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Major League Baseball, Minor League Consolidation, and the Yankees

By Andy Singer


Changes across baseball’s landscape have come fast and furious in 2020. First, baseball fans were treated to a bitter stalemate over what the Major League season would look like in the middle of a global pandemic. In-game rules were changed in the interest of shortening the length of games, rosters were expanded, the season was shortened drastically, and even scouts had trouble getting into ballparks across the country.

Following a season in which owners predictably cried poverty after the loss of in-game revenue from ticket sales and concessions, it was expected that MLB would find every way that it could to reduce costs. We expect the Free Agent market to suffer mightily due to this fact, but a more disconcerting reality has emerged since August. Since 1921, when Branch Rickey, then the General Manager for the St. Louis Cardinals, signed the first agreement between a Major League team and Minor League (then the National Association of Professional Baseball Leagues, or NAPBL) teams to develop a farm system designed solely to develop players for a Major League club, Major League Baseball has worked with MiLB as a political and corporate organization to broker contracts for affiliated minor league baseball. The pandemic has changed the calculus, and MLB has utilized their political and monetary might to finally crush MiLB as an organization, taking control of the affiliated minor leagues.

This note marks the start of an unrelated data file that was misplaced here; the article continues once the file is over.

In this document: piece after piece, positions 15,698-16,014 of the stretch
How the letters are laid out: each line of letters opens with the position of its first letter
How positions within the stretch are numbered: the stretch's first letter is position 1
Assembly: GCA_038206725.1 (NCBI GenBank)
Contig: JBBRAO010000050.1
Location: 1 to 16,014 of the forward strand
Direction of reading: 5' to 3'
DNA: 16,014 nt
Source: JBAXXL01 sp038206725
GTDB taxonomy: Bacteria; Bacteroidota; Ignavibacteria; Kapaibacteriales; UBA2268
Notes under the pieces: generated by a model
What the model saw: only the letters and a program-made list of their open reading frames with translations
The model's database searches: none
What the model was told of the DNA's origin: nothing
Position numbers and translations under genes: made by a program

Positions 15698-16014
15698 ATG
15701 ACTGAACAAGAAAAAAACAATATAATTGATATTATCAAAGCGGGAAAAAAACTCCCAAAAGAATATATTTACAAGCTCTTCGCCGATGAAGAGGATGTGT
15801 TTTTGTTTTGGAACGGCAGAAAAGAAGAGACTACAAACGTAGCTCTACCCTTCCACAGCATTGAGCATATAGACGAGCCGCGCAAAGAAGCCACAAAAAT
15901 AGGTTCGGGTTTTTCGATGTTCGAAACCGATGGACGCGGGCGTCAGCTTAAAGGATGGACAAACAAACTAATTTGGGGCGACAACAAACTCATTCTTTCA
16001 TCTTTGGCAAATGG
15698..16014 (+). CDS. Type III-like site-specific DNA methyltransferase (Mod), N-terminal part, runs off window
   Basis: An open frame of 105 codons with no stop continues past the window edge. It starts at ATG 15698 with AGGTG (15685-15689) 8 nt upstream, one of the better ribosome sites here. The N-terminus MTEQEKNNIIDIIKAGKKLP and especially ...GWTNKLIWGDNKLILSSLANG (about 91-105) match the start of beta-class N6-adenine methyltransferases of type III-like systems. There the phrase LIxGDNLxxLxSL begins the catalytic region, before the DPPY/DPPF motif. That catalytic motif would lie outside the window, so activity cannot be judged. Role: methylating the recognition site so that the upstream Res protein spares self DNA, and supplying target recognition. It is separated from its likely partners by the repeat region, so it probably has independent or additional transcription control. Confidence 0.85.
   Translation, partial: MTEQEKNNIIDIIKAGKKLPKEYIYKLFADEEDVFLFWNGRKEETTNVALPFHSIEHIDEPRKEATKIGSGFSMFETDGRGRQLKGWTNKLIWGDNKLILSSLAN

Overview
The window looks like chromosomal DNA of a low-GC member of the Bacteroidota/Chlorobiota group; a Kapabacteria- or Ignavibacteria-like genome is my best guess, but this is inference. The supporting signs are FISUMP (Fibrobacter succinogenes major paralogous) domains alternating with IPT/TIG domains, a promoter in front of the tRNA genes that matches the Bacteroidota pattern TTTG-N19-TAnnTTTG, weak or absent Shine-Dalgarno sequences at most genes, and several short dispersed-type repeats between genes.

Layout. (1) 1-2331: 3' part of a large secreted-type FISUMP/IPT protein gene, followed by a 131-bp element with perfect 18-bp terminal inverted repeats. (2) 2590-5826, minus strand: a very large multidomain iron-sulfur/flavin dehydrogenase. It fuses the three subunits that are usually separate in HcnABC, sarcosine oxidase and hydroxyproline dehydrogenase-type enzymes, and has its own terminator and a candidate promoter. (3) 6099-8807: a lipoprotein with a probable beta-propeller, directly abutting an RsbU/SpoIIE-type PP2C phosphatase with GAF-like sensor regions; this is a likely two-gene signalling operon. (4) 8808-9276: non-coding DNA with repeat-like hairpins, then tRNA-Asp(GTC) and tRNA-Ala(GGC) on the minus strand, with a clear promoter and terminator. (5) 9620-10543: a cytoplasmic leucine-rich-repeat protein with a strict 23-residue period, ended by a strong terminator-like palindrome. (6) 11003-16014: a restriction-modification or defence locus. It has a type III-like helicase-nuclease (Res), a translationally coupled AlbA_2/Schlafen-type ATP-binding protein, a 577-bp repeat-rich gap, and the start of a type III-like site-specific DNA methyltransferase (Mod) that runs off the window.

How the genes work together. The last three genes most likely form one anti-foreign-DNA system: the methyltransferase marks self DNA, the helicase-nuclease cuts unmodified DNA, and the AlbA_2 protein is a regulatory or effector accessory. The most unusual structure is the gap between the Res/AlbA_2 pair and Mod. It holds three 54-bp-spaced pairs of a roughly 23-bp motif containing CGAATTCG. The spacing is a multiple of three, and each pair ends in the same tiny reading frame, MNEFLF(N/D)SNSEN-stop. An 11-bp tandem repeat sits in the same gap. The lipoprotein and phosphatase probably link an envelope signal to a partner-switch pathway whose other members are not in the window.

Though this monumental change is in its infancy, the impact of the reorganization is already coming into focus. Today, I will factually break down a variety of components of minor league consolidation and analyze what it means for the Yankees, players, fans, and the world of baseball in the US.

Contraction of Leagues

No longer will teams be able to send young players to a variety of professional baseball leagues below A-ball. The affiliated minor league system will consist of 4 levels: Low-A, High-A, AA, and AAA. Each Major League team will “partner” (or engage in a form of shadow ownership) with a single minor league affiliate at each of those levels.

What does that mean for the Yankees? No more Pulaski affiliate for rookie ball; no more short-season affiliated baseball on Staten Island; no ability to stack 18 and 19 year old lottery ticket prospects in leagues with less experienced professional players while they get their sea legs; and less flexibility to allow young prospects to develop while playing real baseball games.